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Talk to an Alien - Shows

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Listen with Windows Player
High  Low
NOTE: We'll discontinue our Windows Media Audio in August 2015. Subscribers will still be able to listen to the show through our Coast Player in the link above.
Not a member? Become a Coast Insider and listen to the show 24/7
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Last Show Recap

Talk to an Alien

Professor of creative writing at Oregon State University in Corvallis, Marjorie Sandor, talked about her latest work compiling stories from the deeply unsettling to the possibly supernatural and why we love tales that delve into our increasingly unstable sense of self, home, and planet. In the first hour, bestselling author Juan Enriquez discussed how man is in a different phase of evolution and the future of life on the planet is now in our hands.

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Wed 07-01  Seal Team Six/ UFO Insights Thu 07-02  Tracking Technology/ AC/DC Fri 07-03  TBA/ Open Lines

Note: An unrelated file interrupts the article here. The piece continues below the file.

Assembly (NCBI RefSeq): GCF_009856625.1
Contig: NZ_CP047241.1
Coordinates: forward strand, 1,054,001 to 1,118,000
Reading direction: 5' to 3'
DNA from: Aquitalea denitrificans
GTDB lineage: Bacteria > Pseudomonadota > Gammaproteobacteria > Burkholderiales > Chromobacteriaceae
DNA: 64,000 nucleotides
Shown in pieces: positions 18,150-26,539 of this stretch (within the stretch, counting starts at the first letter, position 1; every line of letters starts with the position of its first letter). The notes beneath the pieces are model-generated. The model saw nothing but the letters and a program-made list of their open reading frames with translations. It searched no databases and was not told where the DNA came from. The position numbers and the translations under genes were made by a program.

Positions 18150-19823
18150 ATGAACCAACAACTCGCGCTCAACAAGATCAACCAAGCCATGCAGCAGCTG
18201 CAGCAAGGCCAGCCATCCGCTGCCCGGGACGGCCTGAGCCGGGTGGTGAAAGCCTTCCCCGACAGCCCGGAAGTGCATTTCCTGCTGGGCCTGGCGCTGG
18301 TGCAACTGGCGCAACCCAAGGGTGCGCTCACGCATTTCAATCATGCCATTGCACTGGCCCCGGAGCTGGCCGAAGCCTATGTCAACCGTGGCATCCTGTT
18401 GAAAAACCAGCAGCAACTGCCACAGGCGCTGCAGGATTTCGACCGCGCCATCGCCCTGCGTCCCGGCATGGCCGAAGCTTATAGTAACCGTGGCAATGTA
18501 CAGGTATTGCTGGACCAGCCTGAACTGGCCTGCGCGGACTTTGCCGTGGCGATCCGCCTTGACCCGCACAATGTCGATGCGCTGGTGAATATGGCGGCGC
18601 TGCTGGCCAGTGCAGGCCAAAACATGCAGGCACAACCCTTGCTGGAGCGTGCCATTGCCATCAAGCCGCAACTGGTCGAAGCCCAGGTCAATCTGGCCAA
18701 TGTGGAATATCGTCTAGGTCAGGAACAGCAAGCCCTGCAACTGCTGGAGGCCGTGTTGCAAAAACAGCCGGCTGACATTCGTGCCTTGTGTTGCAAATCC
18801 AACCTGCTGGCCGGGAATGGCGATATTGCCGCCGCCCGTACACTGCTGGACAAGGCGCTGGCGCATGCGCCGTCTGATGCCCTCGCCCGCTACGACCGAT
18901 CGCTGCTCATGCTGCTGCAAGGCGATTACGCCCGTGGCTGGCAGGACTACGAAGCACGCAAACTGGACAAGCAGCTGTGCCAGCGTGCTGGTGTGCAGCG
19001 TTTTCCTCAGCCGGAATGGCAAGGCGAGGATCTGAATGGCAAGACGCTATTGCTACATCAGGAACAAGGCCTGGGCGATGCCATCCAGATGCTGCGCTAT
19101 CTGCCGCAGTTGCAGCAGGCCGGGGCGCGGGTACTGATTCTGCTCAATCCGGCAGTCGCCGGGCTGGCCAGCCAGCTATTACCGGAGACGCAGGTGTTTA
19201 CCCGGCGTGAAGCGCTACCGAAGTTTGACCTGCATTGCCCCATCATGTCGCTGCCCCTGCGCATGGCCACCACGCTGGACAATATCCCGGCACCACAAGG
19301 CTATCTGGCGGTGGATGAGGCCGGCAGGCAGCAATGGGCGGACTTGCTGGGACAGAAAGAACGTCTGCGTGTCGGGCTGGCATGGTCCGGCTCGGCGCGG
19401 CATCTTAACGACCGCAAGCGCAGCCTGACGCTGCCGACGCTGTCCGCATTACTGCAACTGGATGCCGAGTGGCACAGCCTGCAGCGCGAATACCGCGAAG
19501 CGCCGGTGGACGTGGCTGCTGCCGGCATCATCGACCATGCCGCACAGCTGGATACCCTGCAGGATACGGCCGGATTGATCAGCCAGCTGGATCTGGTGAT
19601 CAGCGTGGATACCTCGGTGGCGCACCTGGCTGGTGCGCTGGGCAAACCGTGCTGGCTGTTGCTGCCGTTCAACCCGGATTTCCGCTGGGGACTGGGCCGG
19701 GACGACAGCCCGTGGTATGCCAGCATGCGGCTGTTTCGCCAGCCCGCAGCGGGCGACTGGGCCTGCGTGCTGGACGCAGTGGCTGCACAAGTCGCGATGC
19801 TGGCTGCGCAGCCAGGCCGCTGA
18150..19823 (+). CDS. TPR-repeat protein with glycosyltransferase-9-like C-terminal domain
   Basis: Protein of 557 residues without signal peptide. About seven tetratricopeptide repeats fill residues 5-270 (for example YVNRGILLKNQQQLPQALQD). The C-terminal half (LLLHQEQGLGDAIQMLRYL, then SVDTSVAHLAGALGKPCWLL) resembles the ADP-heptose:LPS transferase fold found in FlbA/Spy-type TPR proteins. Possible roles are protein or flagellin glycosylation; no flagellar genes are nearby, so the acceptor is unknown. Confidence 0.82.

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Talk to an Alien

Show Archive
Date: Friday - March 14, 2003
Host: George Noory
Guests: Open Lines

The Alien Hotline was open on Friday night. "You can call me Bill," said the first self-proclaimed ET of the evening. Saying he was here to study our planet, the caller was not by himself. His cohort? A yapping dog in the background. "Joseph" said that "in his natural form he looked very similar to humans," but that he was permanently altered before he came to Earth via a "time folding" process. On his home world, he claimed there were mountains that were 4 to 5 times taller than Mount Everest. Then there was "Zak" who said in his true state he was a "round ball of light." The being known as "Lowered Standard" declared himself to be part of the "Intergalactic Witness Protection Program." 'Nuff said.

Elsewhere in Open Lines Land, Mark from Oklahoma told a tale of two F15 planes getting tangled up in a time warp via a black cloud. Shannon shared her account of ghostly mishaps since the birth of her son. And another caller told of frightful experiences she underwent after encountering something like an electrical current as she lay in bed. "I felt like I was turned outside in," she said.

SETI@home's Big Day

In the first hour of the Friday night show, Dr. David Anderson, Director of the SETI@home project, discussed their recently announced plan to reobserve the top 150 signals gleaned from the program. Anderson said this will be a culmination of four years of work that involved four million people lending their computer power to search for extraterrestrial life. Between March 18-20th 2003, these promising signal locations will be tried out on the giant Arecibo radio telescope, to see if they yield any further data. The next project for SETI@home will make use of a telescope in Australia, Anderson said.

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